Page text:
2. And now I’m wondering if I sent you a square for that second blanket ….. somewhere in the dim recesses of memory there is an intention ……..

    I am inspired by your hand written, inky fingers and all, letter writing. I am so out of practise I often forget to pop a note in when I’m sending goodies out. Once letter writing was a part of every week. They would arrive regularly and in the evenings I would sit down with my pad and my pen and respond in full. Often pages. My best friend and I corresponded for years when our lives put miles between us and I had boxes of her letters stored in my room until one day I decided to throw everything out when I was changing countries.

    I always feel our blog exchanges make us modern penpals, minus the handwritten part, the inky fingers and the lengthy wait 🙂


    • Yes, I have one of your squares! I seem to recall writing a letter to you when I sent some antique buttons, however I’m sure that it wasn’t written using my fountain pen… next time something comes your way I will make sure there is a real inky old-fashioned letter.


      • Oh my goodness, yes that is right – I think that letter is still around here somewhere, along with other notes you have sent me – probably on my board where I pin all kinds of things 🙂 I’m glad I actually sent you a square!


  3. I love receiving hand written letters, but have trouble knowing what to do with them! With e-correspondence, it has a home, and I can search for it easily, but a letter…They are *almost* becoming rare enough to put into a scrapbook, but that would only add to the *stuff* I have to find a home for. That said, I have a nice box of notecards for when I send quilt blocks out, or to say thank you, or to send condolences. There are still plenty of opportunities for actually writing, and I do try and make the most of them before my handwriting deteriorates completely!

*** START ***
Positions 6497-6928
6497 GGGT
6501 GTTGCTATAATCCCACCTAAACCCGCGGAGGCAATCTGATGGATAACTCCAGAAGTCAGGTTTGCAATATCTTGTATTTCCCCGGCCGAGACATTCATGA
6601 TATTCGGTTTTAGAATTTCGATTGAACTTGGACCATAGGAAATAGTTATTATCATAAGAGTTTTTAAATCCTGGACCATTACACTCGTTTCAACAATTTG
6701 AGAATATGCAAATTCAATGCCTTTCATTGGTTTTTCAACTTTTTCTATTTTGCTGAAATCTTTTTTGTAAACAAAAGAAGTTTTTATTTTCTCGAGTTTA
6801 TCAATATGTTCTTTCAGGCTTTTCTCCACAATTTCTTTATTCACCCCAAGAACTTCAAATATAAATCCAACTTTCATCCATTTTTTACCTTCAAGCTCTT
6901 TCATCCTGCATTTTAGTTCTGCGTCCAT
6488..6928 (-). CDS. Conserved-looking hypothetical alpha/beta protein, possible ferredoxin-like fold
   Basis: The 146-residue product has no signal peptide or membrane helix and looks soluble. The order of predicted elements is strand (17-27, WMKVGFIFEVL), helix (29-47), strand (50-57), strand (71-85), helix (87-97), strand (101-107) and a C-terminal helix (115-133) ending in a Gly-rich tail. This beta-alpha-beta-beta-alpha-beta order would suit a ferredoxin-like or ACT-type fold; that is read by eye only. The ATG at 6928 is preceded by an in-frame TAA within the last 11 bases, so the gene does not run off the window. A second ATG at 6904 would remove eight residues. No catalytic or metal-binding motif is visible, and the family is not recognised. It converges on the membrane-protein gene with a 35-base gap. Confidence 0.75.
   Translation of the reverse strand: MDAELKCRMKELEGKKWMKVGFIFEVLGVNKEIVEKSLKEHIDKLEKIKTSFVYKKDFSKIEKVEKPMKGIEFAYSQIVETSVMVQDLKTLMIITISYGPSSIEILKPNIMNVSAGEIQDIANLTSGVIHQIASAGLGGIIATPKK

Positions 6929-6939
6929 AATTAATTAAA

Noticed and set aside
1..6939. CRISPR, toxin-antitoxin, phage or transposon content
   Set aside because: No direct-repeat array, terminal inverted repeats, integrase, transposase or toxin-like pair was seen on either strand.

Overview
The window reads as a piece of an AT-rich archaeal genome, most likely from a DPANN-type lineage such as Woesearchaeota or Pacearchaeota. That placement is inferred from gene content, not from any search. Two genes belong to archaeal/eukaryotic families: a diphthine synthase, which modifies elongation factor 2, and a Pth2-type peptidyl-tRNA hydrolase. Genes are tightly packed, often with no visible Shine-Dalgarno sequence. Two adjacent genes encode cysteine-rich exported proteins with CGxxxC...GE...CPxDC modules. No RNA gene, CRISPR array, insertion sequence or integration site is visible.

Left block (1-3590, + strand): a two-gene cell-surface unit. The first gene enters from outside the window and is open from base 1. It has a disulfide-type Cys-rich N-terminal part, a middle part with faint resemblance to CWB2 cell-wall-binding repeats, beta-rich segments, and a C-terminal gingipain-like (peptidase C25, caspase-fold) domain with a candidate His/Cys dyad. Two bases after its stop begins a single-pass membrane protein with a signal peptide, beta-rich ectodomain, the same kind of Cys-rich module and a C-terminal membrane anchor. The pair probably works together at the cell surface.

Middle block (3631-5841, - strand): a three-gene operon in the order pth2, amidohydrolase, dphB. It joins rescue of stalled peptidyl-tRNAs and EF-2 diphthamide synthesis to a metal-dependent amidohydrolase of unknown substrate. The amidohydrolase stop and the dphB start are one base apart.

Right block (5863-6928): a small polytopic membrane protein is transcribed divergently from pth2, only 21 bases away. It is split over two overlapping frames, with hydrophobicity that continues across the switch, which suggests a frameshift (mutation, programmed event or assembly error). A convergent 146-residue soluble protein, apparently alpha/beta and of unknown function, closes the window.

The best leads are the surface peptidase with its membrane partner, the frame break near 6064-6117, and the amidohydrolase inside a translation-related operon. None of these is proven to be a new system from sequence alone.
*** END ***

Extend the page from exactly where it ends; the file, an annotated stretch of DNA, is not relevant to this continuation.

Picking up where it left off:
• I know what you mean about letters – the scrapbook that goes with the masterpiece is lovely to browse through, and I’m glad I compiled it. As for other letters – I don’t throw them away but I’m not very good at storing them sensibly ether… perhaps I should start a new scrapbook, as you say they are a rare thing these days


  4. Letters can be such a gift! you’ve inspired me to dig out my fountain pen! Cheers, Ben


  5. Delightful post! I’ve gone back to re-read the early Mastepiece posts and have had a wonderful time along the way.

    I love the idea of letter writing. I have atrocious handwriting, so limit my penned notes to a few paragraphs. I did send three letters by mail this week, though and enjoyed taking the time to do it write. I’m always particular about the postage stamp and use my best printing for the address. I wrote pages and pages of letters to friends for years. A beautiful and welcome art.


  6. I love handwritten letters and often send them. But my handwriting along with so many others is sometimes not completely legible. I often misspell and have to overwrite something. So I write it on the computer in large font then print it out and put it in a card. At one time, I had no trouble with spelling. It went when the Bells came. 🙂 We do all love real mail. I still write out thank you cards though. There is no excuse for bad manners.